The celebrity documentarian has made a career out of playing a provincial oaf whose childlike questions cut to the heart of issues.
The persona has become so marketable that audiences often seem not to care that his approach to the facts is as sloppy as his dress.
From the beginning - his first film, Roger and Me manipulated the timeline of events for polemical advantage - he has perfected a ingratiating and self-serving style that has undermined the generally unexceptionable rightness of his causes: the epidemic of mass shootings, the fraying healthcare system and, most famously, the management of the "war on terror".
In his newest film, the ursine filmmaker does the lumbering innocent abroad more extravagantly than ever before, visiting eight countries to explore policies and ideas that he wants to see adopted in his homeland.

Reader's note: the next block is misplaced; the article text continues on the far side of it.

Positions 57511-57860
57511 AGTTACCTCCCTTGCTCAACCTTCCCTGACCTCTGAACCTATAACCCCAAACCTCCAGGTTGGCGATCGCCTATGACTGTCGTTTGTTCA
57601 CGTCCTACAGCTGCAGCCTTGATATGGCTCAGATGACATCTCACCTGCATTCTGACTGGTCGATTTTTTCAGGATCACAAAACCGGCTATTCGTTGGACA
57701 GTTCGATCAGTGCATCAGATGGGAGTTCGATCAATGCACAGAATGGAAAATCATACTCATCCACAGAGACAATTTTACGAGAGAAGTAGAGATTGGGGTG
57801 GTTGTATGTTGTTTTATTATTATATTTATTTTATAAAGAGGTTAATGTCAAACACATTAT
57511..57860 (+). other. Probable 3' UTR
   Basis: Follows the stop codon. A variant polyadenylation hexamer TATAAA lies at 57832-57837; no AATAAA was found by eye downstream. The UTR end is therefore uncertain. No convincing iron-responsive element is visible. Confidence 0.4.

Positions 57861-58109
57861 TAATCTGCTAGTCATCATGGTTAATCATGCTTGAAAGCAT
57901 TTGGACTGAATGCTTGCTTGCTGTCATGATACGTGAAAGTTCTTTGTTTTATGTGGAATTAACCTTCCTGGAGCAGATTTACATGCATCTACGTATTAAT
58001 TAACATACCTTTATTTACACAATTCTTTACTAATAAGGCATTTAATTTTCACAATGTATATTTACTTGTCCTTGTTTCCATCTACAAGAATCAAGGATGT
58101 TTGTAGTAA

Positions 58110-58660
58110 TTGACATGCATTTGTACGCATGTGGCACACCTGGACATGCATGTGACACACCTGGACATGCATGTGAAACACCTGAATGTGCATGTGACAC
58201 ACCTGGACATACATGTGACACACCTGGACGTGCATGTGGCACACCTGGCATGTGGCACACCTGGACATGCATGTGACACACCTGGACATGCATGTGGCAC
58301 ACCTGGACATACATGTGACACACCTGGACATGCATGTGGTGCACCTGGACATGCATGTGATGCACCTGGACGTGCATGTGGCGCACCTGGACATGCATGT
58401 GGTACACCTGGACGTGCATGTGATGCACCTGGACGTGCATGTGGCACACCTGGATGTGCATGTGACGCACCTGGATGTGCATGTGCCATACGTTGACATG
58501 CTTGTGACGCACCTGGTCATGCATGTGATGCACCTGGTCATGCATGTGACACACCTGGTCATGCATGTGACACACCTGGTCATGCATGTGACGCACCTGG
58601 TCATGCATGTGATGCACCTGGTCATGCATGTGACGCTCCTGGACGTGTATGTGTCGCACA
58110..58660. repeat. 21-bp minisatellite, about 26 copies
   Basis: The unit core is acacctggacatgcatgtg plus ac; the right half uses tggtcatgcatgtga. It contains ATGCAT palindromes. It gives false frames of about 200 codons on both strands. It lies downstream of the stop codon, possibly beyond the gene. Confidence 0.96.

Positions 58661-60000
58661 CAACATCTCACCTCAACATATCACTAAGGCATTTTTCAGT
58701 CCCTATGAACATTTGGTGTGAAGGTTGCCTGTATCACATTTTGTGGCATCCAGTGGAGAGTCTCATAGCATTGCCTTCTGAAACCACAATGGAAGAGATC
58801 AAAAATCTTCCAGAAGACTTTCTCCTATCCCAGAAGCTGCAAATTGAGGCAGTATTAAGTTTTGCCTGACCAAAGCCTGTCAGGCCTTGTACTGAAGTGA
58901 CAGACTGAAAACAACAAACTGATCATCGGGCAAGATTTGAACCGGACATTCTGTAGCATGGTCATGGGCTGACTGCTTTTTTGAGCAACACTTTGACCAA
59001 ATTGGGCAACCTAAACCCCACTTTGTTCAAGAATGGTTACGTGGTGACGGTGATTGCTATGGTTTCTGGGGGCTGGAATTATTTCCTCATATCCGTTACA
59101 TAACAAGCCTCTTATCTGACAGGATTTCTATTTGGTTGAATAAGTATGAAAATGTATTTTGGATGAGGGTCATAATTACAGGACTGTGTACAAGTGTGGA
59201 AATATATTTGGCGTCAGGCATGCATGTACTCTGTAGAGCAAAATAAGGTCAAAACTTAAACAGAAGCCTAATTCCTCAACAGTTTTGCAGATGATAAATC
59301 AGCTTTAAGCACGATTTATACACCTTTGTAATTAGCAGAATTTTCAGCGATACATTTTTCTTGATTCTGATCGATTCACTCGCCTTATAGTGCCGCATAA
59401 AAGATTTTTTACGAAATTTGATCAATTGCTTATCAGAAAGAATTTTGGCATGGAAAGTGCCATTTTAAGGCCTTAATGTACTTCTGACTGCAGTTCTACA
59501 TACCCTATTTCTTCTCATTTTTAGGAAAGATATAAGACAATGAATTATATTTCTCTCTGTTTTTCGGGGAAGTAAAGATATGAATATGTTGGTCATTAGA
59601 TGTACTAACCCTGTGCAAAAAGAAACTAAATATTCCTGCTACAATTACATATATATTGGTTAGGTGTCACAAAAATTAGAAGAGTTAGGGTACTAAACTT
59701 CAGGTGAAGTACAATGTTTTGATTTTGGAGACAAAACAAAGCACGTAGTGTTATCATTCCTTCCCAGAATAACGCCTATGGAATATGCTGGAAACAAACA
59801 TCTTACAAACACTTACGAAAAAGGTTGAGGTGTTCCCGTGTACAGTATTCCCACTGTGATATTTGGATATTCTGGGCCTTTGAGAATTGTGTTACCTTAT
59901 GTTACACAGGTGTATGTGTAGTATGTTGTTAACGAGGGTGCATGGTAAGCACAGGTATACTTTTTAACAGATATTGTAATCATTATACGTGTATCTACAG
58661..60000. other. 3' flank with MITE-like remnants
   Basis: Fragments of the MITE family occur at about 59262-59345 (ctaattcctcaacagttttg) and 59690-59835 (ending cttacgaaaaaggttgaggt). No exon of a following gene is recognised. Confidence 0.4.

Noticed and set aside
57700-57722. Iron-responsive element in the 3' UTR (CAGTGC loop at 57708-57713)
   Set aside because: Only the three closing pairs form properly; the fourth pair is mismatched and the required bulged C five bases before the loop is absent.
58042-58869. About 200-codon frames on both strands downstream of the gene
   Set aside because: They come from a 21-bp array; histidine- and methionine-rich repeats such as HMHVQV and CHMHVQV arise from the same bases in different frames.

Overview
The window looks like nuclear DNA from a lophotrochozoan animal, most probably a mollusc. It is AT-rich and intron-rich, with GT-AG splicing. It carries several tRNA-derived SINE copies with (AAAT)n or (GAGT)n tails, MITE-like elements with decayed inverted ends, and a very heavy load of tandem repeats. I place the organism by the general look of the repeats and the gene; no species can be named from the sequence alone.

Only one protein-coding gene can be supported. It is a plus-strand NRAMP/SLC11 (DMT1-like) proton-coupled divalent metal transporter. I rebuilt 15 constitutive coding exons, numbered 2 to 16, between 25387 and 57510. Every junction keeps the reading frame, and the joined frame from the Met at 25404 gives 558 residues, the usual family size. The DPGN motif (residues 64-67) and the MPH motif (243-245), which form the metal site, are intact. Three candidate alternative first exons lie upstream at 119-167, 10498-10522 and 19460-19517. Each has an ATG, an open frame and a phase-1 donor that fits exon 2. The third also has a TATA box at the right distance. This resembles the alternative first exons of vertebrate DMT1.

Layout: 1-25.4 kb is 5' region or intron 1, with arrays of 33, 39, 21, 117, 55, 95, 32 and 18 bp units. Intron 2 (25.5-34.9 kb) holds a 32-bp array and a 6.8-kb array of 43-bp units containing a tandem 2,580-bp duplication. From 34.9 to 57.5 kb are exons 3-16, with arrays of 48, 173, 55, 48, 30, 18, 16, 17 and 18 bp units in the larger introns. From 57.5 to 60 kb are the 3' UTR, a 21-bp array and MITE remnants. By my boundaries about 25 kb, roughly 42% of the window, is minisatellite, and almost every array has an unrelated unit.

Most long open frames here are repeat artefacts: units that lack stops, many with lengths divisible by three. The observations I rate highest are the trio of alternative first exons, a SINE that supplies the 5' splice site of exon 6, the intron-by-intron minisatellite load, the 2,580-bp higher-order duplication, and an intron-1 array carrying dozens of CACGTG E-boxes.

In each place, he symbolically plants the US flag in offices, schools and clinics, claiming the country for the US. Hence the title: his cumbersome shtick is that he's engaged in a sort of philosophical neo-colonialism, plundering not resources, but ideas.
So we look at weird foreign customs such as school meals in France; generous annual leave in Italy; fee-free tertiary education in Slovenia; humane jails in Norway; worker representation on boards of German corporations.
All the while, Moore's saying things like: "Wait a minute: are you telling me that this is a jail but your cell door isn't locked?"
He's sloppy with the detail, confusing Slovakia and Slovenia; and he cherrypicks his data, ignoring Italy's ruinous GDP and Norway's oil wealth and high tax.
But he hits more targets than he misses in a film whose tone is a sort of rueful optimism. The saddest thing for viewers may be how much the film makes us pine for the days before everything in sight got reformed.
Review: Where To Invade Next Documentary
M (offensive language and nudity)
More hits than misses.